114.  Regrets that the Commission’s answers remain at times vague and ambiguous;

115.  Welcomes the Commission’s action to follow through on five of the six principal commitments;

116.  Insists, nevertheless, that the Commission instructs its directorates general to publish all country specific recommendations they have issued in the context of the European semester in their respective annual activity reports (sixth commitment);

117.  Asks the Commission to reconsider its position in particular as regards the reliability of data transmitted by Member States, the transparency as to the final beneficiaries of Union funds, the transparency of the activities of the Ethical Committee, the fight against corruption and the reform of the administrative structures of the European Schools;

118.  Strongly condemns the fact that the Commission does not feel the need to further publish the EU anti-corruption report; is of the opinion, that whatever the Commission's intentions on fighting corruption, this last minute cancellation sends out the wrong signal not only to the Member States but also to the citizens; reiterates its opinion that corruption is still a challenge for the Union and the Member States, and that without effective anti-corruption measures it undermines economic performance, the rule of law and the credibility of democratic institutions within the Union; calls on the Commission to finalise and publish the 2016 anti-corruption report, to act swiftly and robustly to eliminate corruption in the Member States and Union institutions, and to commission an independent assessment of the anti-corruption standards in the Union institutions themselves;

119.  Strongly reiterates its call on the Commission to develop a system of strict indicators and easily applicable, uniform criteria, based on the requirements set out in the Stockholm Programme, to measure the level of corruption in the Member States and evaluate the Member States' anti-corruption policies; invites the Commission to develop a corruption index in order to categorise the Member States; is of the opinion that a corruption index could provide a sound basis on which the Commission could establish its country specific control mechanism when controlling the spending Union resources;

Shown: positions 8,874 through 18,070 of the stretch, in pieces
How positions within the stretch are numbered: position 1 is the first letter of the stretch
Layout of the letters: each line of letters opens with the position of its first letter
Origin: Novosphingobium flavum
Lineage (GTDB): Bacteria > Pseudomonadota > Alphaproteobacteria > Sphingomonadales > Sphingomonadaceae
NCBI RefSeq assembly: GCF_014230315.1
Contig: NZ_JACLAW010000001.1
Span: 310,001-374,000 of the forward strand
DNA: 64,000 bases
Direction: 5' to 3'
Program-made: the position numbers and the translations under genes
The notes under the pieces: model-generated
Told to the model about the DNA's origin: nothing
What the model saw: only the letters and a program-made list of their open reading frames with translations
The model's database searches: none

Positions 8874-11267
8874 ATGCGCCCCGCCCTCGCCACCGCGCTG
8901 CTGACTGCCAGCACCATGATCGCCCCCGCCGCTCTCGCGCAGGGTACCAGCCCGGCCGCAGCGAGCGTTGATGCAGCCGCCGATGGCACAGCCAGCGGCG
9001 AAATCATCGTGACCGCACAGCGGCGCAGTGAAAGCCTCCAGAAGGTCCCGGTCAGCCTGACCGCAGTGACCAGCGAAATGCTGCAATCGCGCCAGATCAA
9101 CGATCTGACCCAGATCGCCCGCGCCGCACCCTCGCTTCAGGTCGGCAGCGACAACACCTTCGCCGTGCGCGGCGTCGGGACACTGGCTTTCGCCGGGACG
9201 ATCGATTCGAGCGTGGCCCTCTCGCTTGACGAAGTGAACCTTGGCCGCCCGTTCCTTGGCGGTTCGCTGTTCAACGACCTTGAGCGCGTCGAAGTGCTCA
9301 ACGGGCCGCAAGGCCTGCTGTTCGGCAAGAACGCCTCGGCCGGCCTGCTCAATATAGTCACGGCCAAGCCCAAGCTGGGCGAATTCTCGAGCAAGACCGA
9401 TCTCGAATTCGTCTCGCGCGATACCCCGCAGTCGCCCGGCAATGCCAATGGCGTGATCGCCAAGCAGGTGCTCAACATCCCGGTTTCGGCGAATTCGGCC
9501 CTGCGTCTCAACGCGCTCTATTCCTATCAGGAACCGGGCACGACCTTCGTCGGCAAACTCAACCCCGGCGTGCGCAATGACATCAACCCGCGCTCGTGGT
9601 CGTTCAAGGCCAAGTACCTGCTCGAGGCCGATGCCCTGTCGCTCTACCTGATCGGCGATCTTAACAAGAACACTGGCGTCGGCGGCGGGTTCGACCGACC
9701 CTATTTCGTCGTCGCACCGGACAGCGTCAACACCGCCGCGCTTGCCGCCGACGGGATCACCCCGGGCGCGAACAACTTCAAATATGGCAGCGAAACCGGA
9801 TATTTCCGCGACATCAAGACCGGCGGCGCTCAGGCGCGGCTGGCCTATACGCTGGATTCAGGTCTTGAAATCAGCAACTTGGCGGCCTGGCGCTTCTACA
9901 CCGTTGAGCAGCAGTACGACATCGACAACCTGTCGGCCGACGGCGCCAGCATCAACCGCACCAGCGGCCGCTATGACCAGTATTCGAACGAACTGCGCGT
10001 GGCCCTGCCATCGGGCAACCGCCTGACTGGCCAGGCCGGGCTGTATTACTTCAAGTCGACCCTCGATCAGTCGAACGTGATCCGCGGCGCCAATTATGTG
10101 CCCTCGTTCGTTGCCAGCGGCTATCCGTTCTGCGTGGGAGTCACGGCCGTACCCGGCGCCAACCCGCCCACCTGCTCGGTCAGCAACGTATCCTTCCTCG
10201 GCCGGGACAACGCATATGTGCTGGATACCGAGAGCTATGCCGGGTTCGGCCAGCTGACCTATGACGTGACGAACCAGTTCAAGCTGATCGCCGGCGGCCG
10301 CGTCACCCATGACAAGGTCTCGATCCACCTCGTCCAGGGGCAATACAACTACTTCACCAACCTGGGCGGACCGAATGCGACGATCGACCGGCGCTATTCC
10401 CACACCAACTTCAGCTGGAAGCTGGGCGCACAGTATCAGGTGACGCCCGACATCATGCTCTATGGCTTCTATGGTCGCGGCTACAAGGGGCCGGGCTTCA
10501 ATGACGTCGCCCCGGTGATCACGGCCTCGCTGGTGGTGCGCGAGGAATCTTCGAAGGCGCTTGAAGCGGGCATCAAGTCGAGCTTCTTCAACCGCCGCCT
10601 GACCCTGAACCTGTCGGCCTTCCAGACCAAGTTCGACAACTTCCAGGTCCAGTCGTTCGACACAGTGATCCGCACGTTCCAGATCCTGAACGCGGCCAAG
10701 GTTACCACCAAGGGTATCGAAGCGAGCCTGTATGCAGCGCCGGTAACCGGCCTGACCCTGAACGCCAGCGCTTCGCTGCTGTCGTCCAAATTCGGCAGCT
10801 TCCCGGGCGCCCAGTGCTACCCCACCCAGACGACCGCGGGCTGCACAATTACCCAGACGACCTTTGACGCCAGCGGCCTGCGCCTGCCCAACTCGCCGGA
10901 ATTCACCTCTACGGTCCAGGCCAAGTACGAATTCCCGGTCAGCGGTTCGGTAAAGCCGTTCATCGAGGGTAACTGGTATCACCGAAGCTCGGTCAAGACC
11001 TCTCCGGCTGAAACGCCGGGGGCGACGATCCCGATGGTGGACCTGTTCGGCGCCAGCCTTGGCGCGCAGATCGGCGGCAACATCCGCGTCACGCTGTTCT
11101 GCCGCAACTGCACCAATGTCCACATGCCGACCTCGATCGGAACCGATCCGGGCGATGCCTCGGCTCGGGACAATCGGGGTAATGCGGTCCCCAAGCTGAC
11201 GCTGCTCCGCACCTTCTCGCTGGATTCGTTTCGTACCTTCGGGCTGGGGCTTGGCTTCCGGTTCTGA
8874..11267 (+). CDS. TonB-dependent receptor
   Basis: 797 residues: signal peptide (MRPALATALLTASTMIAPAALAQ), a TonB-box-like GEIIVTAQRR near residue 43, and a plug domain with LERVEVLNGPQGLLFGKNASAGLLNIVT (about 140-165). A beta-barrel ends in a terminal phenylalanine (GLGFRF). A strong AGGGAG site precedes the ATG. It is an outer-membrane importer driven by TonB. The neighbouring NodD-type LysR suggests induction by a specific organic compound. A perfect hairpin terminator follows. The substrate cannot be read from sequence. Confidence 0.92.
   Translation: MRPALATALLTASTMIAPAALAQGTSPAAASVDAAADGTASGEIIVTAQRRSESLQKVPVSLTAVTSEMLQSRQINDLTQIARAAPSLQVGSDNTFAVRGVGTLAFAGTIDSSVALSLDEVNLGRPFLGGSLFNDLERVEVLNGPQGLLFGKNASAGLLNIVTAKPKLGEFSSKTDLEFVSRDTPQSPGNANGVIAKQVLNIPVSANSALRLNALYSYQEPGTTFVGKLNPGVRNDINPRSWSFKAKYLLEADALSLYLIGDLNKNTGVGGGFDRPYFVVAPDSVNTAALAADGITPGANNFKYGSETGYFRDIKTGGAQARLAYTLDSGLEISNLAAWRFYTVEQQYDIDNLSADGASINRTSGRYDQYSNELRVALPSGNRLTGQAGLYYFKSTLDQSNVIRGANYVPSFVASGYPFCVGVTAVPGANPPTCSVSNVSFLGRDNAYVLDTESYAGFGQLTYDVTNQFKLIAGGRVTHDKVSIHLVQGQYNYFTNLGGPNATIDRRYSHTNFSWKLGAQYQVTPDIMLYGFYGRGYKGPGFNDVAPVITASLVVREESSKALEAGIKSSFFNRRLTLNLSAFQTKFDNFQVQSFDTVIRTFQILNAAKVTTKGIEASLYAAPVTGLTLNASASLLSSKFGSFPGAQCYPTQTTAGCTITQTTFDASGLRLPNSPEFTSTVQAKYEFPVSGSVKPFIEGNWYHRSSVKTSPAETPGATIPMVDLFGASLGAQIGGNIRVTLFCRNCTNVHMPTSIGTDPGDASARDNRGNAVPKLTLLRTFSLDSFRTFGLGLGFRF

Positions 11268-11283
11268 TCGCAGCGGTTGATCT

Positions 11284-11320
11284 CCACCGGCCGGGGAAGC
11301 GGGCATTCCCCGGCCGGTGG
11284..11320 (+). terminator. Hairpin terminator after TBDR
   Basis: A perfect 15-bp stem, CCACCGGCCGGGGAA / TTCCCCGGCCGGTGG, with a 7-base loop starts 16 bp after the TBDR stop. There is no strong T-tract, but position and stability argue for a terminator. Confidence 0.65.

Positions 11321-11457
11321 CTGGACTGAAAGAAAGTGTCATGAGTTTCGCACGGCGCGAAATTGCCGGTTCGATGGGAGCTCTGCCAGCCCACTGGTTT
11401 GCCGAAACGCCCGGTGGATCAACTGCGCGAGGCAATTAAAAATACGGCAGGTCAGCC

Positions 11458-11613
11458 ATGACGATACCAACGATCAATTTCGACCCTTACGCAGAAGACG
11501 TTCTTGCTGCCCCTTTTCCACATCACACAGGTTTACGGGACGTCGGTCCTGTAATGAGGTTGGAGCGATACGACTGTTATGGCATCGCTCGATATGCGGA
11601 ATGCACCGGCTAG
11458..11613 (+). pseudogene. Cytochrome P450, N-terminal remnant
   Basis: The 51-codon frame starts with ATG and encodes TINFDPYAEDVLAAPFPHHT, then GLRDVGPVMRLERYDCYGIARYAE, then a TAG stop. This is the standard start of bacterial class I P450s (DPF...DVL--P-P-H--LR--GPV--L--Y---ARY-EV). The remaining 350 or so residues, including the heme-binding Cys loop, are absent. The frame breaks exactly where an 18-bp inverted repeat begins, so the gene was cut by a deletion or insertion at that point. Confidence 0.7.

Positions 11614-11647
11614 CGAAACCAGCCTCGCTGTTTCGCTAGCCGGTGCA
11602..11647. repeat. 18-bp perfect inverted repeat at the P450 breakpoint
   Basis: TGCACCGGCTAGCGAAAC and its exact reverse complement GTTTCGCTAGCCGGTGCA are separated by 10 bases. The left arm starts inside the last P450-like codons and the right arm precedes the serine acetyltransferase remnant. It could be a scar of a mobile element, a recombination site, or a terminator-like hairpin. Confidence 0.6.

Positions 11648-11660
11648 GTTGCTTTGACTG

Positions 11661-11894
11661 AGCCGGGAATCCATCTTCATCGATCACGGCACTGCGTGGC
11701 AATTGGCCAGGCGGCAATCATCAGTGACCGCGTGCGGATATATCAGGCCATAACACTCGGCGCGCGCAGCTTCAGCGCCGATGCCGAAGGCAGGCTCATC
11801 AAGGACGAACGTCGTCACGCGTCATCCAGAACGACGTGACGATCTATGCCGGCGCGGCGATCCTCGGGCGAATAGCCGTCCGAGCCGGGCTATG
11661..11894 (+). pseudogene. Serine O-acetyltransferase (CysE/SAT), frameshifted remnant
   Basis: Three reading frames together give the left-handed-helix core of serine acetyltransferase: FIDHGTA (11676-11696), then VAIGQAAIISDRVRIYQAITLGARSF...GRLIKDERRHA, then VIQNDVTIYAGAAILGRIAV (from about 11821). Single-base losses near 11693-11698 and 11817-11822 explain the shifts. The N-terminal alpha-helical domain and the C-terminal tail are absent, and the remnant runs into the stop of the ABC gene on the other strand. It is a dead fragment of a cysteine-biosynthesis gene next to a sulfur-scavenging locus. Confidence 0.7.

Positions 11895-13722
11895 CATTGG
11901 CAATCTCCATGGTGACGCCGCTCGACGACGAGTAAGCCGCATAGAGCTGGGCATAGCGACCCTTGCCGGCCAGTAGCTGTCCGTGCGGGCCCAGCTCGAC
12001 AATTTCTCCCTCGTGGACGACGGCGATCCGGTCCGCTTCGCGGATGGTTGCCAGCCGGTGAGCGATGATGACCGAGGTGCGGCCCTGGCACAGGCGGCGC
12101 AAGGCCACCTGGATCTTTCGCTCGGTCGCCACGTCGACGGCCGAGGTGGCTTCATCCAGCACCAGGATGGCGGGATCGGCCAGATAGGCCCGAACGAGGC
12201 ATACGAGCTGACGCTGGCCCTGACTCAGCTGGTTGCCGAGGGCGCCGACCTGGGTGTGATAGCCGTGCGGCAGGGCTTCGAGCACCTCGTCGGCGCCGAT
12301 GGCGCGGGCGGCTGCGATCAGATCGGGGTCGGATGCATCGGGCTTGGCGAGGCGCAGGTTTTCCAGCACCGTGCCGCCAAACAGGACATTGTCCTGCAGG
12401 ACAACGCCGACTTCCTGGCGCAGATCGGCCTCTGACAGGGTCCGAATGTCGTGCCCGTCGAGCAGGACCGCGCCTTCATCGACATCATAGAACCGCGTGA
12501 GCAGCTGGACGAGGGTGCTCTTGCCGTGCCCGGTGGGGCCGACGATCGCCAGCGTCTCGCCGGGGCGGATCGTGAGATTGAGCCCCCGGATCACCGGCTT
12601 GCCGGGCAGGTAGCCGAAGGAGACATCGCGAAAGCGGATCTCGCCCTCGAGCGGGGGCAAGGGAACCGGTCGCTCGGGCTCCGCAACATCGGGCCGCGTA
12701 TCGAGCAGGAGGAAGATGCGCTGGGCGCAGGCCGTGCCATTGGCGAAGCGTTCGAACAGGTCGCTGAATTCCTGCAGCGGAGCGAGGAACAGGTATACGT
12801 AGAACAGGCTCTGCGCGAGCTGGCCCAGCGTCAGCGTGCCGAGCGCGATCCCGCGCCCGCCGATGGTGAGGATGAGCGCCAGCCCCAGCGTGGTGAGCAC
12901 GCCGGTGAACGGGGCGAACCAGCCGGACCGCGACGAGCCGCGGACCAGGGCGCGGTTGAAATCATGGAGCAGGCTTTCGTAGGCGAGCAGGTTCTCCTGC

Competitiveness for growth and jobs

EU 2020

120.  Notes that despite the repeated error rate, and delays in its implementation and closure, the ex-post evaluation of the Seventh Framework Programme, undertaken by a high-level expert group(13), considered the Seventh Framework Programme to have been a success; the high-level group underlined in particular that the Seventh Framework Programme:

   encouraged scientific excellence at an individual and institutional level,
   promoted ground-breaking research through the novel “Ideas” programme (European Research Council),
   engaged industry and SMEs strategically,
   reinforced a new mode of collaboration and an open innovation framework,
   strengthened the European Research Area by catalysing a culture of cooperation and constructing comprehensive networks fit to address thematic challenges,
   addressed certain societal challenges through research, technology and innovation through the “Cooperation” programme,
   encouraged harmonisation of national research and innovation systems and policies,
   stimulated mobility of researchers across Europe: the “People” programme has created the necessary conditions for an open labour market of researchers,
   promoted investment in European research infrastructures,
   reached a critical mass of research across the European landscape and worldwide;

121.  Regrets that the public stakeholder consultation in the context of the Seventh Framework Programme evaluation, held between February and May 2015, pointed to the following weaknesses:

   high administrative burden and cumbersome legal and financial rules,
   high degree of over-subscription,
   insufficient focus on societal impact,
   the scope of topics and calls was too narrow,
   insufficient focus on industry participation,
   high threshold for newcomers; low average success rate for proposals and applicants of 19 % and 22 % respectively;
   weak communication;

122.  Deeply regrets that the target to invest 3 % of Member States’ gross domestic product (GDP) into research by 2020 will most likely not be met; considers therefore that the recurrent cuts in the Union budget concerning the research programs should be halted; calls on all Member States to rise to the challenge; also calls on the Commission to draw the necessary conclusions for the mid-term revision of the Multiannual Financial Framework and for the next Multiannual Financial Framework;

123.  Welcomes the progress made in delivering on the Innovation Union commitments: by mid-2014 all commitments had either been achieved or were on track;

124.  Welcomes also that the share of Horizon 2020 funds allocated to small and medium-sized enterprises increased from 19,4 % in 2014 to 23,4 % in 2015 and recommends that this trend should be proactively encouraged;